Transistor Museum Lecture Hall

Mr. Thomas Stanley

 

The First RCA Transistor Radios

by Thomas Stanley

 

Point-contact transistors were inherently unstable, as was the radio we breadboarded to use them, since it depended on regeneration to achieve adequate gain. As Loy put it, "Stage gain was long about 70 db, just before it oscillated." Since gain increased as temperature dropped, if the radio was working inside, it would go into oscillation when we took it outside where the reception was better but the air colder. Worth noting in passing was that our boss, Lanky Carlson, contrived for personal use perhaps the first TV remote control: a long bamboo pole with a rubber suction cup at its tip.

 

After several trainee stints, I was accepted in Al Barco's group. We, like almost everyone at RCA then, were working feverishly to gain FCC acceptance of the RCA compatible color television system, displacing the CBS incompatible whirling disc system then in place. But soon, Larry Freedman, Dave and I were laboring under Al's uncompromising eye on transistor applications, and intimately dependent on the ingenuity, skill and cheerful collegiality of such as Charlie Mueller and Dietrich Jenny and the dedication of Ethel Moonan who conjured up the transistors. Sometimes they learned from us as we flogged the transistors to performance in excess of what seemed reasonable. Al Barco, having been told early on, that he mustn't exceed fifty milliwatts dissipation in testing some very early alloy junction transistors, took matters in his own hands.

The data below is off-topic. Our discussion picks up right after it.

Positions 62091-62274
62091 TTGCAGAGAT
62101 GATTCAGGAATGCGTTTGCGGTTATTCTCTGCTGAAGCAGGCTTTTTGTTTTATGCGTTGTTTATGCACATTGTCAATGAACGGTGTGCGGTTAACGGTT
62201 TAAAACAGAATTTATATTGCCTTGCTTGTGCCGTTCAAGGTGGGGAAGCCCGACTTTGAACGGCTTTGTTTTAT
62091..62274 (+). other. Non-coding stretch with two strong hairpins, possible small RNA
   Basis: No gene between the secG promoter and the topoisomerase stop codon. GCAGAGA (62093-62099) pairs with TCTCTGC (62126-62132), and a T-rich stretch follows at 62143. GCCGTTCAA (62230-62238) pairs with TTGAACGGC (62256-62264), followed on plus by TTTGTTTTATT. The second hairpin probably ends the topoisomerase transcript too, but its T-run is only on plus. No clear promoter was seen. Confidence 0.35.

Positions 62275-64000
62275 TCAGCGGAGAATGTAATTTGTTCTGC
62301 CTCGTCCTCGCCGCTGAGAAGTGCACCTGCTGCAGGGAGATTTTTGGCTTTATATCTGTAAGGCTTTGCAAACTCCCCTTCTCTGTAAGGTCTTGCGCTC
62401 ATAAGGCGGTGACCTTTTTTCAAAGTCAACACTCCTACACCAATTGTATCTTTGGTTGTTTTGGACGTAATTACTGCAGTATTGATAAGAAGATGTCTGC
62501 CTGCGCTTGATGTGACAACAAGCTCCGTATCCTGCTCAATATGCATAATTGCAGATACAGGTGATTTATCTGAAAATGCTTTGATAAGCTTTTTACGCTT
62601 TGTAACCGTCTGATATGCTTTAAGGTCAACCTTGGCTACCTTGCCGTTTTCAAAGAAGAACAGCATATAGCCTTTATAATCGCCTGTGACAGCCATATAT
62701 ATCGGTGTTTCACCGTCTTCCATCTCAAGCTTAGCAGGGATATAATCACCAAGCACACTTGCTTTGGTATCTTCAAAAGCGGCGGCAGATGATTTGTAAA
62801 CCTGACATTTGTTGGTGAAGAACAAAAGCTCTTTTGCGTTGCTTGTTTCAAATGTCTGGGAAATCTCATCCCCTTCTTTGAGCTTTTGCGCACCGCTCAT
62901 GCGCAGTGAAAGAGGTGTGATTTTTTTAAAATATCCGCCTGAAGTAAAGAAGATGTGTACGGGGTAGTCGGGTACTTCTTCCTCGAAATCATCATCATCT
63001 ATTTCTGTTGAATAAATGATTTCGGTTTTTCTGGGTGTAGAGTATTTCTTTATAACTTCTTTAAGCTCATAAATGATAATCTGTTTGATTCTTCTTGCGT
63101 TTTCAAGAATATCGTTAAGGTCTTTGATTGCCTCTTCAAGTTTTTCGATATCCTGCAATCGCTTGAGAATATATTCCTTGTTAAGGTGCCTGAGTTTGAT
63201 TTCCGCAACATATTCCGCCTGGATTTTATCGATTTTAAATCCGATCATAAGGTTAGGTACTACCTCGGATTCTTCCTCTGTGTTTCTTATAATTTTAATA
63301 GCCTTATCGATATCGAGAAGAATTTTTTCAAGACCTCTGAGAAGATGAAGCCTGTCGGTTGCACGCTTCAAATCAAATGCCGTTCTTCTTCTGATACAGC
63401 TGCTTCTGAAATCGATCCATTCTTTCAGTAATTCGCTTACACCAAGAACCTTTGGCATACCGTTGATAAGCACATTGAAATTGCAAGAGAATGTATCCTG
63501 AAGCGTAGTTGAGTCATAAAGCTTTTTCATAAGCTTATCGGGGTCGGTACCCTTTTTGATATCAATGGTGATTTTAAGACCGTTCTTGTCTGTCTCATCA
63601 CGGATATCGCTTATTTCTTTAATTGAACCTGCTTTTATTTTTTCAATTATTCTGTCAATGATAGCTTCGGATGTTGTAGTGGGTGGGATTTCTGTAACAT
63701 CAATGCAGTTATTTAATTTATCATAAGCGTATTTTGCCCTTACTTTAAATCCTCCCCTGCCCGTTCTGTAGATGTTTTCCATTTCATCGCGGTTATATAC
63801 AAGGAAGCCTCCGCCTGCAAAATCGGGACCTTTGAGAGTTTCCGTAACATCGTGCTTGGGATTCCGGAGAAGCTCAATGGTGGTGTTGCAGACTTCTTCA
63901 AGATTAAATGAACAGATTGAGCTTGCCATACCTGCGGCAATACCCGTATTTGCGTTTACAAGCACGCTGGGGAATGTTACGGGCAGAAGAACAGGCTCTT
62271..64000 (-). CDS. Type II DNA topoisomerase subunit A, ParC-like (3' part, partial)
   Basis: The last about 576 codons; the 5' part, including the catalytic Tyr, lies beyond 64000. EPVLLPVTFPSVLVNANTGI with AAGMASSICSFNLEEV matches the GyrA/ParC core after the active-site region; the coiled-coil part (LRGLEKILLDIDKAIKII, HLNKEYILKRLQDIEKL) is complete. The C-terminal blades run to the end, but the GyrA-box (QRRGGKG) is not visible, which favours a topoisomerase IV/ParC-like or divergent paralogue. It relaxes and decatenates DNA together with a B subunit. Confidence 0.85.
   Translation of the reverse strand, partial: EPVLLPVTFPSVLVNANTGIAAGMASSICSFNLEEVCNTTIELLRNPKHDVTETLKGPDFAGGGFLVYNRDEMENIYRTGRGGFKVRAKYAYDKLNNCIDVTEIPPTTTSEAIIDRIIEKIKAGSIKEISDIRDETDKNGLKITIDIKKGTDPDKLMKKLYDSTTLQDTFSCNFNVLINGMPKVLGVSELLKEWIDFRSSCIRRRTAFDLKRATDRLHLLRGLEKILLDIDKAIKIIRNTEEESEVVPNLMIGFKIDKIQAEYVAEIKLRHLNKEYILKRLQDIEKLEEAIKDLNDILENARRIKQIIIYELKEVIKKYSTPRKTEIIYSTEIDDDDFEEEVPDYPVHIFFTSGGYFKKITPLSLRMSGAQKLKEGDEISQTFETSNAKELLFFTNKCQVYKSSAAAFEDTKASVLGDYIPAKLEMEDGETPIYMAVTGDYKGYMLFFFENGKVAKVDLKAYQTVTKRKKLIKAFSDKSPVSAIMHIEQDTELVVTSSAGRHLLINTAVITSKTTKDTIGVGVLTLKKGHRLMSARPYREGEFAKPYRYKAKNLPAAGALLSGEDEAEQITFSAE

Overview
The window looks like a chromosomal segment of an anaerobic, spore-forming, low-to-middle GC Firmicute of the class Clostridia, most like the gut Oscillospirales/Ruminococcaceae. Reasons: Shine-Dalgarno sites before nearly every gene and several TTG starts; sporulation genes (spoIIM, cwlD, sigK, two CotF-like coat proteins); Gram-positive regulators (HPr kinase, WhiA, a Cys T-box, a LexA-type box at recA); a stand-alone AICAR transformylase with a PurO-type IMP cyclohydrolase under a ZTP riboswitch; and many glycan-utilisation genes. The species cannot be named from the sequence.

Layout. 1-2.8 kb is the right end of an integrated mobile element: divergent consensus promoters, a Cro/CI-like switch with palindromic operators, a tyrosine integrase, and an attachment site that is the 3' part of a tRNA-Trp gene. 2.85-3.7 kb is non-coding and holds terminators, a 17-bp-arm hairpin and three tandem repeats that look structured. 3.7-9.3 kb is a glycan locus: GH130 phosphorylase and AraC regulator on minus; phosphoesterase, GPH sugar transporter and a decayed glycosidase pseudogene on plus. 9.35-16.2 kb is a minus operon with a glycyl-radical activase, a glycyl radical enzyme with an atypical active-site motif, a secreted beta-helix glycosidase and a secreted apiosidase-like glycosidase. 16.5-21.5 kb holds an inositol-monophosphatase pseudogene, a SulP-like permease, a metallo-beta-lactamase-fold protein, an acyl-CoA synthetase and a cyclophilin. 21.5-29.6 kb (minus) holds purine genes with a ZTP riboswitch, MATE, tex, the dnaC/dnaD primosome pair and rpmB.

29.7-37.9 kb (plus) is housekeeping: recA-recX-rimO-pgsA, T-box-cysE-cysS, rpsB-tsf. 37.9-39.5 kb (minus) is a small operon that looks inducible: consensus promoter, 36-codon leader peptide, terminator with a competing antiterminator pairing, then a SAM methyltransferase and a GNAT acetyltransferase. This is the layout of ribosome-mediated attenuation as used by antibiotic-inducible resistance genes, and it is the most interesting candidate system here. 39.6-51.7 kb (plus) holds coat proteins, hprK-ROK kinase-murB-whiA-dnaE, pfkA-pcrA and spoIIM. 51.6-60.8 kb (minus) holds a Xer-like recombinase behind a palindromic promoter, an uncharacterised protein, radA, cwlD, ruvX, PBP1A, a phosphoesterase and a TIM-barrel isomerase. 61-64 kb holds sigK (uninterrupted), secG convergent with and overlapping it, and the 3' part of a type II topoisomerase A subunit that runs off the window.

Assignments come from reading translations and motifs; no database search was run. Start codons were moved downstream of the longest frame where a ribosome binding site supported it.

The First RCA Transistor Radios

by Thomas Stanley

 

He irreverently filed back a third of the epoxy encapsulation, exposing the collector dot, to which he soldered an inch-square copper fin. It was possible, then, to test the transistor up to half-watt dissipation. Soon the transistor makers devised their own heat dissipating packages. This was easier for the soft indium dots of the PNP's than the brittle lead-antimony of the NPN's. Diet Jenny's solution, packaging his power NPN's in little tin cans containing toluene, was abandoned when the packages exploded, sending the tin cans whistling past the researcher's ear. (See page 4 of this presentation for a photo of the PNP TA-153 and the NPN TA-154 transistors).

Junction transistors were perceived to be mysterious and novel. They were said to amplify current, rather than voltage, like vacuum tubes. It behooved us to postulate equivalent circuits-- folks conversed knowingly about R-B-B-prime. My first exposure to Bill Webster was to hear him being less than entirely respectful to sage pronouncements about equivalent circuits at a section meeting. Soon, though, an amalgam of physics, electrical engineering and common sense evolved, and with it, progress in both circuit and transistor design. Bill explained the physics of the drop-off in injection efficiency at the high currents we needed; Loren Armstrong laced his indium emitter dots with gallium and things improved.

 

Go To Stanley, Page 3

COPYRIGHT 2001 by Jack Ward. All Rights Reserved. http://www.transistormuseum.com

PAGE 2